While he is remembered as one of the founding fathers of the United States, an inventor, a diplomat, a scientist and author, one of the nation’s earliest entrepreneurs has recently been discovered to have also created a business arrangement that could earn him yet another title in the history books.
For centuries, Americans have honored Benjamin Franklin as a major figure in American history, but evidence also points to Franklin as the first to franchise a business concept—printing.
For years, there has been much debate about the origin of franchising. But according to documents unearthed by franchise consultant and author Michael H. Seid, Franklin, in 1733, drew up a six-year contract that allowed South Carolina printer Thomas Whitmarsh to operate under terms much like those enjoyed by franchisees today.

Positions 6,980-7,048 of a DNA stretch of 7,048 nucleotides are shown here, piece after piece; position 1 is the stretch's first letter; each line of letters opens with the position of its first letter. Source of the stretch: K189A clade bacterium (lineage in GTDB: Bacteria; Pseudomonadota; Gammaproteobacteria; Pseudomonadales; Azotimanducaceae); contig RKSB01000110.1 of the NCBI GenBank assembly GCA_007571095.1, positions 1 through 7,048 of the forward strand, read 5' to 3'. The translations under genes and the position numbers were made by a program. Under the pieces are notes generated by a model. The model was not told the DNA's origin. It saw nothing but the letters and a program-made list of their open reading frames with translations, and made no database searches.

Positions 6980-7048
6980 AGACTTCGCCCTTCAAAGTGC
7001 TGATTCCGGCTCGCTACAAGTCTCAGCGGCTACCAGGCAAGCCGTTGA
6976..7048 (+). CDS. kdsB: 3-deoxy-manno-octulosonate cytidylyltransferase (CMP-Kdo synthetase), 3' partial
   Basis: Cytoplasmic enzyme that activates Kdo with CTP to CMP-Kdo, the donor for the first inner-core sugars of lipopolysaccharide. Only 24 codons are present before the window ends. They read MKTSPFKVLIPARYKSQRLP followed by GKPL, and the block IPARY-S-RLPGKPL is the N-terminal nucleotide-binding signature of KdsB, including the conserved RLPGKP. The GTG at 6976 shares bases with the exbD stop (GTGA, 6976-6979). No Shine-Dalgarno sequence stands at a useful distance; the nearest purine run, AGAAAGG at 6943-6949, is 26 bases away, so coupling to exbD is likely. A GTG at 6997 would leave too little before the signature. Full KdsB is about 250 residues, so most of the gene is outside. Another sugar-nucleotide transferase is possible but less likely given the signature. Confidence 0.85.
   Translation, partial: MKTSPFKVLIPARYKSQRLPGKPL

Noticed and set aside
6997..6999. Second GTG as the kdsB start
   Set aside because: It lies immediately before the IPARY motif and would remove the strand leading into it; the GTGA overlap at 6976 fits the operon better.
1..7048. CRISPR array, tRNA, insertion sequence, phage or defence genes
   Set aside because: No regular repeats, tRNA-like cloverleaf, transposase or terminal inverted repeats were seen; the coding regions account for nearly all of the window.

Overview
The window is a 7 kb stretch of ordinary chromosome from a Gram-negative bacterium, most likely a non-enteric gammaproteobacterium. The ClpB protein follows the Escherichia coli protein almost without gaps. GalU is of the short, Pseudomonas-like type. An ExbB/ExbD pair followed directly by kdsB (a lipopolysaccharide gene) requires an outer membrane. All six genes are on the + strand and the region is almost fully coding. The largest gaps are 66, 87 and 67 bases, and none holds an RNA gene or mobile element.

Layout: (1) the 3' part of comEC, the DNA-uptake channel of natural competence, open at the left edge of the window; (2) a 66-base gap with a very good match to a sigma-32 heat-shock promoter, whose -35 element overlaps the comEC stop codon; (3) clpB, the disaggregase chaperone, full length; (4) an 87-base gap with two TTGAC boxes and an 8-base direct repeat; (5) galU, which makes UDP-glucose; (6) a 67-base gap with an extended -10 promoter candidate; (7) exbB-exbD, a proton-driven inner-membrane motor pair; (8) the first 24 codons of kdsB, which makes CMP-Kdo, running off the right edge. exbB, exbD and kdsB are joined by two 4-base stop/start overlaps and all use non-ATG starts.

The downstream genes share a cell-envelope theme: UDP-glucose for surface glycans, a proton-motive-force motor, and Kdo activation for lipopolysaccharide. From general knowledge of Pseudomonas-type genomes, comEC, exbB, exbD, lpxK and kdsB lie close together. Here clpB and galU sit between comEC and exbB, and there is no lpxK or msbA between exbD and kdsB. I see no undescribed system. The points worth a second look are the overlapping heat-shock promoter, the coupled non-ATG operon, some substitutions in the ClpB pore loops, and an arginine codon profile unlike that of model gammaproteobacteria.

As stated in the agreement, Franklin was to pay one-third of the costs in return for one-third of Whitmarsh’s profits. From that point onward stemmed multiple partnerships throughout the colonies. Other evidence reveals that one of his earliest franchisees became the first female publisher in the colonies.
The income from his growing franchise network, Seid said, helped sustain Franklin while he lived in Paris negotiating France’s entry into the Revolutionary War as an American ally.